Old 07-18-2012, 03:10 PM
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I think the problem is, AP72 is saying that coming up with a formula tedious and more than likely inaccurate due to real world variables, and as such is meaningless. The only way to rate a pump is to control as many variables as you can and make a graph since that is the true representation of what is going on. There will be no way to find the efficiency of a pump unless you measure it first.

Besides once you get the graph plotted out, who is to say that you can even retrofit a nice equation to fit the graph.
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  #28 (permalink)  
Old 07-18-2012, 06:42 PM
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We can solve it from here

Quote:
Originally Posted by ap72 View Post
What do you think a formula is?
Learning to put together a formula is why we took Algebra in high school.
Many problems can be explained and solved through Algebra.
With algebra you don't need a formula becuase by using the rules of Algebra you can biuld your own formulas.
A complete equation can be a formula within a formula within a formula.
I presented part of an equation and invite any and all to particapate in the analysis of this mechanical device. for me this is one of the things Hot Rodding is all about.

Last edited by Cridder; 07-18-2012 at 06:51 PM.
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  #29 (permalink)  
Old 07-18-2012, 10:56 PM
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You're gonna need some heavier math than just algebra, I'm afraid.
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  #30 (permalink)  
Old 07-19-2012, 12:12 AM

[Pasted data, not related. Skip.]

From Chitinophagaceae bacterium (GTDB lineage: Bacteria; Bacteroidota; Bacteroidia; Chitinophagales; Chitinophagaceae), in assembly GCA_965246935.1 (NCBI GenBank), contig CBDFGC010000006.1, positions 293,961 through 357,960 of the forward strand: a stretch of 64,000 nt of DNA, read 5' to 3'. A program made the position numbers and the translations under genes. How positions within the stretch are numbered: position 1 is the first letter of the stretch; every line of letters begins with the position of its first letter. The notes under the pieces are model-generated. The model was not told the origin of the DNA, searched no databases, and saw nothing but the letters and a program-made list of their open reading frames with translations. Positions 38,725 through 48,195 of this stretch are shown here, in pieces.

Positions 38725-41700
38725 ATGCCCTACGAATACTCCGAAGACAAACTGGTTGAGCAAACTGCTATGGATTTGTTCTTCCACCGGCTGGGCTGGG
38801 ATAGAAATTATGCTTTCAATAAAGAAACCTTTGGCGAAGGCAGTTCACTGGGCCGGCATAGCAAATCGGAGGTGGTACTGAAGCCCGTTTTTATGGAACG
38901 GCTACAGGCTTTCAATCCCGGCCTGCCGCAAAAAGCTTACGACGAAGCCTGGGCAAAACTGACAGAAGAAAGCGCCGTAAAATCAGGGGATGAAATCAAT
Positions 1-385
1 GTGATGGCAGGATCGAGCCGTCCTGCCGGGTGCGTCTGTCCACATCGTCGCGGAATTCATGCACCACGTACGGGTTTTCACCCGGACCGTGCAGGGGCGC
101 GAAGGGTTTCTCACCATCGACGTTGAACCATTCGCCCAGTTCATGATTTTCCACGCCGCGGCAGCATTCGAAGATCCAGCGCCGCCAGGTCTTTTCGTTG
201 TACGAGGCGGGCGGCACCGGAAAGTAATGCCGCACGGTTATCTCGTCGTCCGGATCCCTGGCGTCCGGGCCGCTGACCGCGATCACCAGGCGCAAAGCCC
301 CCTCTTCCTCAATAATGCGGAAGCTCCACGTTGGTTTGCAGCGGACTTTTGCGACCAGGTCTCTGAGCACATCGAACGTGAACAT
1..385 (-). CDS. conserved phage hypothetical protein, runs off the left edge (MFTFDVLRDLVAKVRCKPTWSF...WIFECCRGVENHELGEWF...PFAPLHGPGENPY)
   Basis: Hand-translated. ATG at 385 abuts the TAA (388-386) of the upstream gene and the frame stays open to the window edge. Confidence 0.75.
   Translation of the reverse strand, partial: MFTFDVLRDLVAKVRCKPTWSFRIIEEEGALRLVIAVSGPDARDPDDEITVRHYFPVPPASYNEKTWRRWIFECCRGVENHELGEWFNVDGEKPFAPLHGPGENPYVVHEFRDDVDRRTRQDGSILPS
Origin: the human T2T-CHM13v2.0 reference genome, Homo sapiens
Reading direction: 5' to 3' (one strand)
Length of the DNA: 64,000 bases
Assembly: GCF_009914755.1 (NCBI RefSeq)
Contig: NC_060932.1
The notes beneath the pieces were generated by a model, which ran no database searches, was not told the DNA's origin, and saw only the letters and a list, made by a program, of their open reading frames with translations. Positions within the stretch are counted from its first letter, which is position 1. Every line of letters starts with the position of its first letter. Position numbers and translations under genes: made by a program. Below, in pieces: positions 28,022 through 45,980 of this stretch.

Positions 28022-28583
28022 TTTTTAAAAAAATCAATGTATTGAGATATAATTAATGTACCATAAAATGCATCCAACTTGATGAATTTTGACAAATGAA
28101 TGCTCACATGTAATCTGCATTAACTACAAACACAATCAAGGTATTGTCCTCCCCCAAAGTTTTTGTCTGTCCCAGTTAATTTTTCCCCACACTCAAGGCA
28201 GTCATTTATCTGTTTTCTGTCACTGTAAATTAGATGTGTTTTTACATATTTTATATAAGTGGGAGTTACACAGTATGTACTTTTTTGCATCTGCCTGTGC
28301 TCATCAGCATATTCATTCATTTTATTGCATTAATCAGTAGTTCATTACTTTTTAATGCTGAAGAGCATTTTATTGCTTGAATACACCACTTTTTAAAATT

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have your cake and eat it too

[QUOTE=ap72;1574873]What you need to have any credible comparison is a graph for each pump that looks similar to this:

http://www.dynafloweng.com/pics/gear.../g34curves.jpg

Notice, pump speed, pressure, flow, fluid, and fluid temperature are all included. This is how REAL hydraulic engineers start to compare pumps.

QUOTE]

I looked at this dynfloweng.com graph you provided and i noticed that the pump has almost perfect lineairity,

As i recall you said:

"The fact that you think the pumping volume is linear and that you would see anything close to 100% efficency shows me your WAY off. Also, you didn't mention any properties for the fluid your pumping, which will have a HUGE impact, even something as simple as switching from 5W-20 to 10W-30, hell even going from 120 to 220 with the exact same oil will have a HUGE impact."

First you say i'm way off in my calculation because i assume linearity and then you show me a graph that illistrates a pump with perfect linearity. would you say that that is a contradiction? please explain